Braithwaite said he started changing the shape of his business. “I came up with the idea of developing client projects, rather than just giving advice.” He also distinguished between delivering strategies and solutions: “What we didn’t want to do was come up with financial solutions because solutions sounds like a one-time thing, whereas as a ‘strategy means you’re going to be there with the client on an ongoing basis and you’re going to help your client as they continue to develop their financial plan.”
If we don’t spend time actually trying to create the life that we want, we’re going to spend an awful lot of time in the life that we don’t
Braithwaite said the removal of commissions from investment products exposed the fact that he had simply been out there flogging policies. “I didn’t have a business. I didn’t really have a team. I just had a bunch of staff that happened to work there.”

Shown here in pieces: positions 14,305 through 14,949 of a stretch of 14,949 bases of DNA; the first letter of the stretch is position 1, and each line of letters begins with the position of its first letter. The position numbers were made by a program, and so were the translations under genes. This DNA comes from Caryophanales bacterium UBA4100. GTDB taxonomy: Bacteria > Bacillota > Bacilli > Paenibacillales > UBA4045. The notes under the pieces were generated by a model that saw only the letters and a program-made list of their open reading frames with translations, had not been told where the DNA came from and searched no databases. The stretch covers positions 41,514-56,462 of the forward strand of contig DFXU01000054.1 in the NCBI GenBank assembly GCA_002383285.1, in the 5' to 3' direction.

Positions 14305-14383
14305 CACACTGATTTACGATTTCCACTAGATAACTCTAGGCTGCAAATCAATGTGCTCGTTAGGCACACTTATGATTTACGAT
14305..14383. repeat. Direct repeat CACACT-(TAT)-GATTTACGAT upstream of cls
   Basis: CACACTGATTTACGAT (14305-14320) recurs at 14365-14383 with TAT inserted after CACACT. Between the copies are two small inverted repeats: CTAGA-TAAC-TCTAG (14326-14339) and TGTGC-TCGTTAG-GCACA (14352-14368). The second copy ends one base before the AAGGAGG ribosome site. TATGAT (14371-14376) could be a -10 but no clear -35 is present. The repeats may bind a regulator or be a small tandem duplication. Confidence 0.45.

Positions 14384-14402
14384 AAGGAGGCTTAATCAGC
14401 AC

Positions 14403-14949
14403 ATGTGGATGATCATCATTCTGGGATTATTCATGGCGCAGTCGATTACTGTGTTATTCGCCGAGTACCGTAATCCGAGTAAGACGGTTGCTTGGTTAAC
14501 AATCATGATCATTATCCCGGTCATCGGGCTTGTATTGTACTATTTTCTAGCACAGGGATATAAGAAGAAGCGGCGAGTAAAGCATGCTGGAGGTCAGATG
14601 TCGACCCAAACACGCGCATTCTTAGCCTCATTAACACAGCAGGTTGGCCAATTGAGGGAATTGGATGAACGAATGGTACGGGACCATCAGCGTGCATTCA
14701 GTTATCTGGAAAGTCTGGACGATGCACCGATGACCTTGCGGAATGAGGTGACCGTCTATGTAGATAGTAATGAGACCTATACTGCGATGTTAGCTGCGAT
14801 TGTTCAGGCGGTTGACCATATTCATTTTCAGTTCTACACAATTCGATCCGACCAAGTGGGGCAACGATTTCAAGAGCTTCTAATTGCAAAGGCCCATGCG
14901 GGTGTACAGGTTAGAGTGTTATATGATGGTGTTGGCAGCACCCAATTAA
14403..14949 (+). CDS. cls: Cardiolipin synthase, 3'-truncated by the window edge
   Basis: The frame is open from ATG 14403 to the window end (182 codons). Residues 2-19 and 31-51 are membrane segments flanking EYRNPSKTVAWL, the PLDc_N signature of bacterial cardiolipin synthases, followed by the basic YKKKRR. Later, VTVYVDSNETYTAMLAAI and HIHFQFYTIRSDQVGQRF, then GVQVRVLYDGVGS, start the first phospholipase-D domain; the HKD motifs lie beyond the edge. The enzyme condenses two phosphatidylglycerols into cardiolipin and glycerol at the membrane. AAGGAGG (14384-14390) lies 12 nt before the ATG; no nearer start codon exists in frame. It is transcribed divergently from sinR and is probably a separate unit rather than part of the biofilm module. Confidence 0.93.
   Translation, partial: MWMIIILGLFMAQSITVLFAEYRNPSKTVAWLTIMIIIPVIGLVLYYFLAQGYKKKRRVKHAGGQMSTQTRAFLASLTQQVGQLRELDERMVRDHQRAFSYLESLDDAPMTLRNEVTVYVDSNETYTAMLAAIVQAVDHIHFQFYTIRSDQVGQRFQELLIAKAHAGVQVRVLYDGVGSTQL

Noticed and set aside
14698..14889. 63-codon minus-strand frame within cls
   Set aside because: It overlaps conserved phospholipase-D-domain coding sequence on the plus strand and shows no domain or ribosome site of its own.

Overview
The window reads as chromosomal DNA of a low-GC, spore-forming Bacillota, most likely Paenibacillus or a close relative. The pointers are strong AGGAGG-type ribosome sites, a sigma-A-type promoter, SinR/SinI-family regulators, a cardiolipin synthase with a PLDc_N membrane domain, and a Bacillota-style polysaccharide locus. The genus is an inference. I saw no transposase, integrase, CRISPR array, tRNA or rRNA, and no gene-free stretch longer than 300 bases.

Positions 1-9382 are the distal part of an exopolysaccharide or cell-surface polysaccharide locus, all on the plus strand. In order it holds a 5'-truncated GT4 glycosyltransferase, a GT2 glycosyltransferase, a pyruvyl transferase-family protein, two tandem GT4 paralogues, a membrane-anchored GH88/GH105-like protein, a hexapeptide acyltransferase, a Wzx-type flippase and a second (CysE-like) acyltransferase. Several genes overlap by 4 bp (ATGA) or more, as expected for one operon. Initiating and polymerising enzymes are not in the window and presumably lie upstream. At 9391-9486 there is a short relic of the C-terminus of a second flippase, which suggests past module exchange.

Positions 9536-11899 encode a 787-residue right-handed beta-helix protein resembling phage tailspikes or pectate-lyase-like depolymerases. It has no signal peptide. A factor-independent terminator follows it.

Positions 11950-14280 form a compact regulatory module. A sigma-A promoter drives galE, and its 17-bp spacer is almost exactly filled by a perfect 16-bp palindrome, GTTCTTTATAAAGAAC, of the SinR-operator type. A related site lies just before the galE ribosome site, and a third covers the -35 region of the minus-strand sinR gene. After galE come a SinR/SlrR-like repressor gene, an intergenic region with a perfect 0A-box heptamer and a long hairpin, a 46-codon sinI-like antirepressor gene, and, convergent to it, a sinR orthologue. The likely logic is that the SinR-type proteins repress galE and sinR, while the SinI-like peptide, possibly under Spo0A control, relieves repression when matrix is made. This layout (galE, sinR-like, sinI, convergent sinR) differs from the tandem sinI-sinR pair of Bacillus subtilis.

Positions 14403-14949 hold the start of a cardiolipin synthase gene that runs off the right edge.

With his new strategy and purpose, he also accessed peer support via the MDRT and Strategic Coach organisations, all of which helped him develop a ‘regulator-proof’ business model.
Braithwaite said he realised he had transitioned through and emerged from the five stages typically associated with grief and loss.
- Denial that anything would change
- Anger – where I was in 2011. I was really angry – how can someone tell me how to run my business?
- Bargaining – I was trying to find a quick fix moving from one product to the next for easy work. Finding little loopholes in the regulations.
- Depression – did this well!